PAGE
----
A Counselor Reflects on Mere Christianity by C.S. Lewis
“Moral rules are directions for running the human machine. Every moral rule is there to prevent a breakdown, or a strain, or a friction, in the running of that machine. That is why these rules at first seem to be continuously interfering with our natural inclinations (p. 69).” Mere Christianity by C.S. Lewis
It is funny how much we go back and forth on this one. Sometimes we desperately plead for an “instruction manual” for life. Other times we chafe at the idea of infringement upon our choices and preferences. This is not a conservative versus liberal distinction or a Christian versus pagan difference. This is a pendulum that swings in every human heart.
Directions for running the human machine would be moral in nature and are only needed if the machine tends to break down. The fact that we would ever ask for these instructions reveals our moral and wisdom inadequacies, but as soon as we catch a little positive (real or perceived) momentum we want to leave them behind.
The final sentence of Lewis’ quote reminds me of trying to teach my 4 year old anything. Our interaction starts innocently enough. I watch him struggle with some toy or game in the floor. His emotions grow down or angry. He looks to me for help. No sooner do I begin to speak than he thinks he has figured it out and says, “No, Papa. I know just what I’m doing” as he turns his shoulder between me and the toy.
On my good days I smile because that is such a picture of me. I ask God for help, but as soon as I think I’ve figured it out, I try to take life back. God’s plan might interfere with what I had in mind. At the very least, it would take away the joy and satisfaction of independence.
We have to begin to ask ourselves, “What is it that we really want?” Do we want simply to live well and experience love, joy, peace, patience, etc…? Or, do we want to conquer life on our own and define love, joy, peace, patience, etc…?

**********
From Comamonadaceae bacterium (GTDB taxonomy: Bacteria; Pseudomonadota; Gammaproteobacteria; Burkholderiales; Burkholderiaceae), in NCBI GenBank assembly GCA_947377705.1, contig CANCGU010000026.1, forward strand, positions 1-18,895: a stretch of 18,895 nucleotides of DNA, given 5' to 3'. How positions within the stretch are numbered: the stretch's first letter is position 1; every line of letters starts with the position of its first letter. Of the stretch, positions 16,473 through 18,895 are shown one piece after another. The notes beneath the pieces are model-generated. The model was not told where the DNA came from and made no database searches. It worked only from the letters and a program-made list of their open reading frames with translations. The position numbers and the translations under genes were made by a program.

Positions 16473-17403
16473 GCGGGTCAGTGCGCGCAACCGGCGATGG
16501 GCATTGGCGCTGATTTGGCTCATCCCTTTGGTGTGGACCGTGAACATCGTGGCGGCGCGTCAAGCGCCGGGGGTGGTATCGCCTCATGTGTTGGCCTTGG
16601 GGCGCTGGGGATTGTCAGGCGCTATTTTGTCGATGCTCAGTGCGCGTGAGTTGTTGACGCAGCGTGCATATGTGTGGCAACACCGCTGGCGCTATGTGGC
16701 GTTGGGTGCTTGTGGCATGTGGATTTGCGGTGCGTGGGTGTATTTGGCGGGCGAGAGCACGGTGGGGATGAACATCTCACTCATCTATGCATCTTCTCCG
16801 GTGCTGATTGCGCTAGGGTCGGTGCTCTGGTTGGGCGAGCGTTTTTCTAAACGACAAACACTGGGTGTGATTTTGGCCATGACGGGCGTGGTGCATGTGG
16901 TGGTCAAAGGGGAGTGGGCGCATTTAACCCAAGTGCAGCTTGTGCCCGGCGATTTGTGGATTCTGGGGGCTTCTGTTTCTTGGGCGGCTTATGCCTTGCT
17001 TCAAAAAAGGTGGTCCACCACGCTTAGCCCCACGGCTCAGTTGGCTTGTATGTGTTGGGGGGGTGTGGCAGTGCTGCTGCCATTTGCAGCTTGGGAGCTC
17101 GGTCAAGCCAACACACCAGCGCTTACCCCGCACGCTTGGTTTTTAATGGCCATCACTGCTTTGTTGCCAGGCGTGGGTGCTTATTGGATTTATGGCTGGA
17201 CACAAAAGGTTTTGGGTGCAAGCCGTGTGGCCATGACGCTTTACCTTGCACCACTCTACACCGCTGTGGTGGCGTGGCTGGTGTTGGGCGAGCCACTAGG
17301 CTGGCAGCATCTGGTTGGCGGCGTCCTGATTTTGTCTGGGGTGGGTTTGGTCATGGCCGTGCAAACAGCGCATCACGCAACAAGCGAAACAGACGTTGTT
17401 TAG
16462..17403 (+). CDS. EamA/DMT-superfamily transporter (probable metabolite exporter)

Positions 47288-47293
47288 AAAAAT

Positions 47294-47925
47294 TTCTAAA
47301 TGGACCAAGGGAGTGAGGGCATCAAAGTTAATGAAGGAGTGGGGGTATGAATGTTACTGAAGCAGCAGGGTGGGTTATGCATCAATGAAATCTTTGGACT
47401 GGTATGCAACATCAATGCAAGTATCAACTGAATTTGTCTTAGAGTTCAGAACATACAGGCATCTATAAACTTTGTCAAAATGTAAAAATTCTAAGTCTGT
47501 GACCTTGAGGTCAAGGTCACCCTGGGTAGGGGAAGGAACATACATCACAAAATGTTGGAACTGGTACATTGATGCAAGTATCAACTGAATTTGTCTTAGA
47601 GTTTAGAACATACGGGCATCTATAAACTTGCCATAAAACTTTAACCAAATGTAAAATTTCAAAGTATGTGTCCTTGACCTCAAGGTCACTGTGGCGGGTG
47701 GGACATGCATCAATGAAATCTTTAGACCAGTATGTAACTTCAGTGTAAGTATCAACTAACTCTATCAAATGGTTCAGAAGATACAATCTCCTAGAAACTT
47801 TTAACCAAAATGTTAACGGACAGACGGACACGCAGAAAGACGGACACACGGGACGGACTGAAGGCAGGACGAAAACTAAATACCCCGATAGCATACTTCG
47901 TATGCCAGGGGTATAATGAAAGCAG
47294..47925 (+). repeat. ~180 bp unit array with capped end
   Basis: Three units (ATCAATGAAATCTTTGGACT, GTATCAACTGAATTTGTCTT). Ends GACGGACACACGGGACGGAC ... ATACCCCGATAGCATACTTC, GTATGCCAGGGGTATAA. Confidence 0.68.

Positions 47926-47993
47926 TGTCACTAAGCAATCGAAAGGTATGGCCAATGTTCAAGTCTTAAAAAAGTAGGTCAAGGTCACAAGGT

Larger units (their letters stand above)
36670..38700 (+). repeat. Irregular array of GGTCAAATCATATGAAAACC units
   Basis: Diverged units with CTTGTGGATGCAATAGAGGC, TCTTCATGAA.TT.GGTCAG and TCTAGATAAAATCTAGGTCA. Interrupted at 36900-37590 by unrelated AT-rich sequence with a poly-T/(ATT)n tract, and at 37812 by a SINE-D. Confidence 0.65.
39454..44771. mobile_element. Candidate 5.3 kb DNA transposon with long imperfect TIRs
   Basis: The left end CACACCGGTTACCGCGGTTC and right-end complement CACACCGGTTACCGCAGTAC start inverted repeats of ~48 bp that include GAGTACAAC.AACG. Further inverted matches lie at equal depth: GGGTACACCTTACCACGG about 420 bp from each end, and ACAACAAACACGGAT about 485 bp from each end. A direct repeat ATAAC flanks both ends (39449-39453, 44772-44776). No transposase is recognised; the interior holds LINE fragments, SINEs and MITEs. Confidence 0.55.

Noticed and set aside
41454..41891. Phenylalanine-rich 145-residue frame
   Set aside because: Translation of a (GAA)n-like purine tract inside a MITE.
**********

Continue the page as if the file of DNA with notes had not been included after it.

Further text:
Most of us don’t want to completely rewrite the directions (Bible), we just see a few places where we could improve upon what God had in mind. Our situation is perceived to be the exception to wisdom. If that doesn’t completely blow up in our face, then we get a bit more comfortable in our revisions (being God’s advisor).
Eventually life catches up with us, we find ourselves in a mess, and we cry out for directions to life so that it wouldn’t be as painful. Yet when we hear the directions that would have prevented our pain, we often think they are simplistic and begin to make excuses: “You can be too legalistic about those things… Nobody really lives that way… Where’s the fun in that?”
The irony is that by the time we get into a mess and cry out for directions we are needing straight-forward advice, far from legalistic, and not having any fun. The ping-pong life of the human heart has returned serve. We beg, then we chafe.
In light of this, I would encourage us not to look for better directions but to find out how to become better students of what we have. I would further contend that becoming better students is not primarily a matter of the mind, but the heart. It is not our IQ, but our stubborn will that prevents us from following the simple, life-giving directions of our Creator. Following God’s directions begins with asking for a new heart.